737: Scoring a Movie, with David Metzger


What a delightful interview. Really enjoyed this. And …l I didn’t end up buying anything afterwards:)



Really, not even a fully specced out Mac Studio with 32TB NVME RAID?

Great subject and discussion. The first 30 minutes reminded me of the Team Deakins podcast where they prompt those kinds of origin stories with the first question. It’s also a fairly technical podcast with nearly any filmmaking role (though naturally especially when DPs are on.)

Here’s one of their interviews with another composer.

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I am so looking forward to listening to this one! :blush:

I haven’t made it to the end of the episode yet, but I’m wondering what David Metzger’s backup protocol is. That’s a crazy large amount of “disk” storage on a personal system. And I assume it is all configured as one enormous drive since he seems to be dealing with lots of enormous files.

I circled back around to it before the end!

I loved this episode for several reasons. It was inspiring to hear the story of someone who used their “moments of fate” throughout his life to develop such a fascinating and impactful career and to hear a story of his life-long dream finally coming to fruition in his 60s! It was also brilliant to hear about a true “Mac Power User” whose work absolutely depends on maxxed out everything Apple.

David Sparks sometimes sounded a little apologetic for delving into the details of a music composer’s modern workflow but I was riveted. I loved the details of the process and the time and accountability constraints. It’s brilliant to get outside the bubble of “knowledge workers”, podcasters and you tube “creatives” and interminable arguments about notes apps, task managers and personal knowledge management.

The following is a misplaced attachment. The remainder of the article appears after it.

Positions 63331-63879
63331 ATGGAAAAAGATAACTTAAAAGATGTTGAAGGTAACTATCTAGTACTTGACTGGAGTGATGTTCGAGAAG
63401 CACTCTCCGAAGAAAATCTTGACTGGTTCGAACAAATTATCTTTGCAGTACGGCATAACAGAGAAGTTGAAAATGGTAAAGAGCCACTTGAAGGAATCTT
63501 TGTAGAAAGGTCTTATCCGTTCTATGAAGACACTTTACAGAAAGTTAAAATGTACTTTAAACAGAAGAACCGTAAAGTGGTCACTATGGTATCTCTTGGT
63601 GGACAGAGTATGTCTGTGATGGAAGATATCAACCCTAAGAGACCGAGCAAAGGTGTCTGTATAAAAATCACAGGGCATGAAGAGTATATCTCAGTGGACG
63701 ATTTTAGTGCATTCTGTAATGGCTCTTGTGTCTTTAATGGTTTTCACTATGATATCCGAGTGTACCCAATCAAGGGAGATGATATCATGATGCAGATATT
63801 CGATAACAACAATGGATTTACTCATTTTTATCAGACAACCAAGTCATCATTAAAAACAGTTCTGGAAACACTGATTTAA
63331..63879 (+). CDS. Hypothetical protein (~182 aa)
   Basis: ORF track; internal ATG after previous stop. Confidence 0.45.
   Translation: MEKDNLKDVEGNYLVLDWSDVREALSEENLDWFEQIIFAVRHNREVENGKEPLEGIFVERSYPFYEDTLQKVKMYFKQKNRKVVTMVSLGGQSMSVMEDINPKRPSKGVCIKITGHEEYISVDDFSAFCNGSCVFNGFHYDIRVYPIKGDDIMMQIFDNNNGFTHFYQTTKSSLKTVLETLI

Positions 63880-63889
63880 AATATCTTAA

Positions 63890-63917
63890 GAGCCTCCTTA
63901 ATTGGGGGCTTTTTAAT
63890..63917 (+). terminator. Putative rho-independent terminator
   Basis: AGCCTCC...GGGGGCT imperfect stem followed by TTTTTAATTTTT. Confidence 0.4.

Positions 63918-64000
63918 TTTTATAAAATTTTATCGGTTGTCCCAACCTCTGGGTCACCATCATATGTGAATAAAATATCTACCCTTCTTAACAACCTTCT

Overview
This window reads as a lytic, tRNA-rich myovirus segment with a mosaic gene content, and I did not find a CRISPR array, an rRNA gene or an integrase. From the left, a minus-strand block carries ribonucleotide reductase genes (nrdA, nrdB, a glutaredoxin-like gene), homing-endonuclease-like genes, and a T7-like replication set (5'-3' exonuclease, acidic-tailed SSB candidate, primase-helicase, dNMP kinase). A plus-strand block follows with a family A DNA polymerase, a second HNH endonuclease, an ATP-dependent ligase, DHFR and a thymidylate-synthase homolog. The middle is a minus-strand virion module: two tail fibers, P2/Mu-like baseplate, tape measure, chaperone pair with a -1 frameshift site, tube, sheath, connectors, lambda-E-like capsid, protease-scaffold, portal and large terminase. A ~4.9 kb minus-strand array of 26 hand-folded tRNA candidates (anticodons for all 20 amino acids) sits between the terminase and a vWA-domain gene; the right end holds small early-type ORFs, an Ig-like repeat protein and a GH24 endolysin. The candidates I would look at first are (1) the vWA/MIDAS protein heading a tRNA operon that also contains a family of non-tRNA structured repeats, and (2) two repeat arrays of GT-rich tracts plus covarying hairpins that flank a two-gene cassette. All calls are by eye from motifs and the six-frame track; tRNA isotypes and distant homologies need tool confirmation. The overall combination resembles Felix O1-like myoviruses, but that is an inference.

I found it fascinating that David Metzger wasn’t all in on keyboard shortcuts but is a big user of midi controllers and control surfaces. He just wants to turn a dial, move a fader or press a button to get complicated things done, so that the system gets out of his way and doesn’t distract him from the real work. It chimes with a theory of mine that programmers (who spend all day focusing on the minutiae of text - e.g. the placement of a space or comma) like keyboard shortcuts because it keeps them in the text and keyboard, but lots and lots of people - who are also genuine power users - much less so because the text and keyboard takes them out of their creative flow, whether that is visual or auditory. I love a touchpad and can never remember more than the most obvious keyboard shortcuts and am completely bemused by why anyone would want or need more of them.


100% this. It’s so refreshing to hear from a talented person outside of the “tech” world.


Agreed, very much enjoy listening to professionals and people who have a substantial career to point to as example of how these tools help them do their job.

Such a great interview!